SIR:- In his/her letter published in your issue dated May 18, Fed Up' makes some very pertinent points but still leaves many questions unanswered in regard to traffic problems and political in Ilkley.

1 How much has been spent on moving two pedestrian crossing: in Brook Street and outside the HSBC Bank? And why?

2 Why is the taxi rank allowed to remain outside Woolworths and why do taxis ignore the rank outside the station?

If tourist and day visitors are to be welcomed in Ilkley, then more provision has to be made for their cars. With the new housing being erected in Guiseley, Menston and Addingham, more and more cars will need parking spaces. If these are not found then the only alternative will be a congestion charge.

The highway consultants who reported on traffic matters some years ago recommended a park and ride for Ilkley. Why has this suggestion been left if abeyance? Rather than have a car park at Ben Rhydding, the derelict petrol station and surrounding site on Coutances Way could be utilised.

Another could be on Skipton Road where the railway bridge used to be. Land owned by the Council could also be considered: eg the old Middle School site, the waste depot on Golden Butts Lane, the moor, adjacent to the Lido, and the Middleton Hospital site.

Tough decisions will have to be made; the councils will not please everybody. These matters were not debated at the elections at the beginning of May. "What elections?" some of your readers will ask.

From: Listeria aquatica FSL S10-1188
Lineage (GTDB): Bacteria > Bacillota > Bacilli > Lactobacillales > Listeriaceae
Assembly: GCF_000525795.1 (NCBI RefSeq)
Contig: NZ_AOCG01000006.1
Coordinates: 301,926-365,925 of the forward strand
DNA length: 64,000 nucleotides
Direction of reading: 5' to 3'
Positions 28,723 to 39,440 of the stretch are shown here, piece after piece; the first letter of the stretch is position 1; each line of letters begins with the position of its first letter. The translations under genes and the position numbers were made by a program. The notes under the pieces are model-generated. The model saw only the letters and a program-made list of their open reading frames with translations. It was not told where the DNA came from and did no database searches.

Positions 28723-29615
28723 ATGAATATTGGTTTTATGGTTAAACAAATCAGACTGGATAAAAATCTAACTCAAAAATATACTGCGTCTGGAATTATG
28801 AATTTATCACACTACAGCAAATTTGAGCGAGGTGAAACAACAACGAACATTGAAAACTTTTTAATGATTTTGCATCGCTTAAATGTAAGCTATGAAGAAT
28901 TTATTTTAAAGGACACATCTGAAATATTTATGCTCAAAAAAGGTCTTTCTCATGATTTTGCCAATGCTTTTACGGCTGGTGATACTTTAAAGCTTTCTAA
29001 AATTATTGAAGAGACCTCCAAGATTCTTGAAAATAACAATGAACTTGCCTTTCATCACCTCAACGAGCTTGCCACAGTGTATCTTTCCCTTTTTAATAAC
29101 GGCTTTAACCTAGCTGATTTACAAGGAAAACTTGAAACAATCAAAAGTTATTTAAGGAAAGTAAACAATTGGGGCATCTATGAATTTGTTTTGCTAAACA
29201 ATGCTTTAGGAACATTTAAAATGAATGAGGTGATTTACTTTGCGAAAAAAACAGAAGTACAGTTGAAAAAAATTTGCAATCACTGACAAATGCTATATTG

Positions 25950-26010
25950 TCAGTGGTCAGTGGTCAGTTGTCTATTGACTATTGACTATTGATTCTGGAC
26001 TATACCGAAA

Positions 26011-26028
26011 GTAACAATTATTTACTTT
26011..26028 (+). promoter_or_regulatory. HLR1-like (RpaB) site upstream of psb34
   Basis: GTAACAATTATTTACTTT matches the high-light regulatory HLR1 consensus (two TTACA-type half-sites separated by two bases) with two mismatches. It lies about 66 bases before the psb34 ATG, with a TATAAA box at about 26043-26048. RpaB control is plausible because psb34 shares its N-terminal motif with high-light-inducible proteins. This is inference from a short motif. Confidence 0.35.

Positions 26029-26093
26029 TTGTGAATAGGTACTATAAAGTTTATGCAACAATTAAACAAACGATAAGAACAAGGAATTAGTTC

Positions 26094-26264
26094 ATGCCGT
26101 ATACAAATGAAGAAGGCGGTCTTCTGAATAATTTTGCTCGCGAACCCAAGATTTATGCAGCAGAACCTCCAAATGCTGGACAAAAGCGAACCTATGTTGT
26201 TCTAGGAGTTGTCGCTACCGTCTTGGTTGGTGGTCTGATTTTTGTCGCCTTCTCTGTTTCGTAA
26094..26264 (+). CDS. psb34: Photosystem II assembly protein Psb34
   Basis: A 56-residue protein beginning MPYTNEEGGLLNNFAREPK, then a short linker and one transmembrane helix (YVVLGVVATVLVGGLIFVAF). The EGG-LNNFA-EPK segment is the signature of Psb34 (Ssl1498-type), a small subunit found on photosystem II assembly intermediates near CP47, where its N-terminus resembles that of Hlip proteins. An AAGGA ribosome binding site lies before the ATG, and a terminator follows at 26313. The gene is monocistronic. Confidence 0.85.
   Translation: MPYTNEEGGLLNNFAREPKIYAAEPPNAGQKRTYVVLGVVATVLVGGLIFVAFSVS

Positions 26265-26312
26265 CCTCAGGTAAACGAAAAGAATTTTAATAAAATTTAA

In the Metropolitan District, my ward had three candidates; only two sent a leaflet which only sketchily dealt with policies. No wonder voters are apathetic if the candidates are (less than 50 per cent turnout in total. It would be interesting to compare postal voter turnout with the rest).

There is a demand for affordable housing. Where are the policies to deal with this? Again the local councils should have taken the lead; planners should be asked to plan and produce solutions to problems including suggesting uses for undeveloped brownfield land and not spending time turning down applications.

As for the parish council, the Conservative candidates were elected unopposed. This year Menston and Burley split from Ilkley because the voters of those areas voted to have separate parishes.

The voters of Ilkley did not have the opportunity to decide whether or not we wanted to continue with a council with the responsibility for very little. By not fielding candidates the other parties have disenfranchised the voters. The parish councillors in my ward, at least, have been appointed without them having had to state what they intend to do. Is this democracy?

No local authority is effective without an opposition. It makes me wonder, do we need a parish council?

If it is to be worth having, the parish council should be pro-active; taking over responsibilities for services such as parks, sporting facilities, litter collections; rather than giving out grants to other organisations.